important.  The loss of life, a tragic and an extraordinary waste.  The 
people who are hit in particular by these diseases tend to be those who 
are less able to deal with those diseases: the poor; the poorest 
individuals, the most marginalized individuals, and this is especially 
true with HIV/AIDS.

     It is extremely costly.  The expense of infectious diseases when 
they hit is extremely costly.  And we have also very, very narrow -- as 
well as broad international -- security concerns; very narrow domestic 
concerns in our concern that these may hit us, impact us right here in 
the United States of America, as has happened with some of the viruses I 
have described.

     We have much to do around the world and here at home in prevention, 
detection and treatment.  One of the key areas is the importance of 
giving it the highest level of political attention and leadership, which 
the United States is doing through these two very important reports.

     Today on HIV/AIDS, in particular, I don't have to remind all of you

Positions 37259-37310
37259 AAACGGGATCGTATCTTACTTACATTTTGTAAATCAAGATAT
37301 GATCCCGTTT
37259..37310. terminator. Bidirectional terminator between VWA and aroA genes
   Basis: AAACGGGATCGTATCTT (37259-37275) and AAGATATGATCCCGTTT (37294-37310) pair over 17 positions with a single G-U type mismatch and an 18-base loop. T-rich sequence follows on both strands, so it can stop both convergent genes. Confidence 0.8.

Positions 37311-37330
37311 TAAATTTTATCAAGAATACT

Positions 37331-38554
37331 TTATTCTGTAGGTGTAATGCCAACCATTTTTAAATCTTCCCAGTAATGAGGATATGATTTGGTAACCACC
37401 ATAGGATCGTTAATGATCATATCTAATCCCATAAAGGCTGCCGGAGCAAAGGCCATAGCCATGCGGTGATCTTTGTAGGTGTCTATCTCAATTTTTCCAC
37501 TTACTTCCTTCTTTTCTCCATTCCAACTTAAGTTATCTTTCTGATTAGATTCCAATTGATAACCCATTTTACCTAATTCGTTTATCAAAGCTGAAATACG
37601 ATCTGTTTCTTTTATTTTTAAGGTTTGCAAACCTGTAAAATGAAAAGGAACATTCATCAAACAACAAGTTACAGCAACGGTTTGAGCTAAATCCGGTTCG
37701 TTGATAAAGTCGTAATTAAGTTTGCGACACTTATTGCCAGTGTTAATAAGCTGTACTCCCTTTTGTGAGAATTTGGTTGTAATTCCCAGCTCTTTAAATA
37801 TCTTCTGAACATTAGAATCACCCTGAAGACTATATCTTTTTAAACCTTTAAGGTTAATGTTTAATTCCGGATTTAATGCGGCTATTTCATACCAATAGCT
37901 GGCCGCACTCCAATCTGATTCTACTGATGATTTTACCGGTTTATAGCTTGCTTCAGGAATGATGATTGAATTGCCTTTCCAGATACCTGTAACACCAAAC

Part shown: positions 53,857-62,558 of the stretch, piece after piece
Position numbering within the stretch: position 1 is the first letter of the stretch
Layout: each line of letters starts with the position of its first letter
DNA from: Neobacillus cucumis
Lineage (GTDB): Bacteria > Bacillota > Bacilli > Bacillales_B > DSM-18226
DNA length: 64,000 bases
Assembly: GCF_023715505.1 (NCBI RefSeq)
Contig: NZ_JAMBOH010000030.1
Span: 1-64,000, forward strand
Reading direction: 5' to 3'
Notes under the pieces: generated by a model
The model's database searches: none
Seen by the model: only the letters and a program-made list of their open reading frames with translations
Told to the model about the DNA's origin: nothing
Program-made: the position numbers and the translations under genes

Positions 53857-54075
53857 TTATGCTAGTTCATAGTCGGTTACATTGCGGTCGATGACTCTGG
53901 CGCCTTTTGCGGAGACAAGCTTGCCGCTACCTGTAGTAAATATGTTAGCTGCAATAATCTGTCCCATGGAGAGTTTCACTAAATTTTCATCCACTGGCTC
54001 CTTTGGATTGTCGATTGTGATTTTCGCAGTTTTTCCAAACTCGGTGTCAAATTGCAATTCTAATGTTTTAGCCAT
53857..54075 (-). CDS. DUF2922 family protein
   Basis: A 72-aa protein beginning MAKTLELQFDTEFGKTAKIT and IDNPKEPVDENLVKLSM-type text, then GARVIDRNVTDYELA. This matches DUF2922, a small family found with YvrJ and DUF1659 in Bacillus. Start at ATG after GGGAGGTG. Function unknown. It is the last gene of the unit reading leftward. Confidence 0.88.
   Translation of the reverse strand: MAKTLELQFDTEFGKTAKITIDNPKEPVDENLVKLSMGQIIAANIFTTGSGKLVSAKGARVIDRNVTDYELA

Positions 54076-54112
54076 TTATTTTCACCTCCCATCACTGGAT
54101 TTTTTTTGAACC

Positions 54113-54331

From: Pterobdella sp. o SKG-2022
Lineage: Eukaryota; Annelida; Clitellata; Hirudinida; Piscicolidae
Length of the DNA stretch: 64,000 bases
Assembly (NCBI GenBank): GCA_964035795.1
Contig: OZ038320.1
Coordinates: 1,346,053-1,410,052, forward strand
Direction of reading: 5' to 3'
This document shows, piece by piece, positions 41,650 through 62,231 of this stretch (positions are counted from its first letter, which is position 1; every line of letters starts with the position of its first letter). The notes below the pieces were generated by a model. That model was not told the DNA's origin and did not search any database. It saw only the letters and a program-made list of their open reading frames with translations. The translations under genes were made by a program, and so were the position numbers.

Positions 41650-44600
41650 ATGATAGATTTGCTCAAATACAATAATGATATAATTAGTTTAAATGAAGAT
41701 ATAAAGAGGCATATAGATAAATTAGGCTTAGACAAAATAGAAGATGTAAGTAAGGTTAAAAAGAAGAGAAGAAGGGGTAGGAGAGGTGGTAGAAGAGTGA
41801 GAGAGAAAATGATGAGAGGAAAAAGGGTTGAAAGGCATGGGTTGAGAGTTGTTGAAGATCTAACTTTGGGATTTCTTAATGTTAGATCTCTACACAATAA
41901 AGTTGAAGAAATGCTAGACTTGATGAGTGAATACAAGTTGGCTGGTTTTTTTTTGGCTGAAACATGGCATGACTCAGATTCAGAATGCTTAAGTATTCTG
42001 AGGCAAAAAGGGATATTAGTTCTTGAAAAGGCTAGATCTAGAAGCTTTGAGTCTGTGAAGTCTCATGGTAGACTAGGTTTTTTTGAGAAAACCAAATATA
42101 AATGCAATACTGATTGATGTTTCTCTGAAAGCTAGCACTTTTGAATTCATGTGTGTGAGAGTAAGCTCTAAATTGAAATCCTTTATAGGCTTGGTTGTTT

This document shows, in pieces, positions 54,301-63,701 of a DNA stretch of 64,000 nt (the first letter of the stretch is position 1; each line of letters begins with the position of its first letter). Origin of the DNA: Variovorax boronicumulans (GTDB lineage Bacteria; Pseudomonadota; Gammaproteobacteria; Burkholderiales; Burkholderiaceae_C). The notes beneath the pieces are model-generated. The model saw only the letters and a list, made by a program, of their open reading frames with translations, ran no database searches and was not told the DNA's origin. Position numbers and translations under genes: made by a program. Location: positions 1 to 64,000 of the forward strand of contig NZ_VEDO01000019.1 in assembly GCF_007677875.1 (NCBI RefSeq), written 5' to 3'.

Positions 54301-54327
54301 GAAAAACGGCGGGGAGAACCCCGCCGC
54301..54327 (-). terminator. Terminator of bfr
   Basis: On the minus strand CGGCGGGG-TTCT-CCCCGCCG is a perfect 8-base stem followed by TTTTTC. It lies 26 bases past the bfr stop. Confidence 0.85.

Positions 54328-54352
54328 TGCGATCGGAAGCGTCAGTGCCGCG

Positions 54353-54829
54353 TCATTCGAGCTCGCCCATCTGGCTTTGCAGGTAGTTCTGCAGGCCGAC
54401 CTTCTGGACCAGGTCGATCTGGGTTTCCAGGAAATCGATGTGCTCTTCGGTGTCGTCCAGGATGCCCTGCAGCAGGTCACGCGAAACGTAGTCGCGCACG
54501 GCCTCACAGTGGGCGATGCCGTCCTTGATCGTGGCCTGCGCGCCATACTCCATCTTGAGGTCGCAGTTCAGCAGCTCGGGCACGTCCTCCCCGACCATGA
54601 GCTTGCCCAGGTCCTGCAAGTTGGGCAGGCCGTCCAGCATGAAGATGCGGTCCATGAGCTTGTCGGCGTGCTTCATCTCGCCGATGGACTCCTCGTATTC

that this has now become the number one killer of 25 to 44 year olds in 
the United States of America.  There are estimates of 40 to l00 million 
cases of HIV/AIDS by the year 2000 around the world, and unlike most 
infectious diseases, like cholera or the plague, or others, AIDS is not 
likely to run its course and to subside.

     Without better response strategies and without massive behavioral 
changes, we are going to continue to see a multiplication of AIDS 
infection, and we are seeing that around the world.

     There is no known candidate now for an HIV/AIDS vaccine, and, if 
one is found, it will probably be l5 or 20 years before that becomes 
very broadly used.

     So we are dependent upon a number of issues, a number of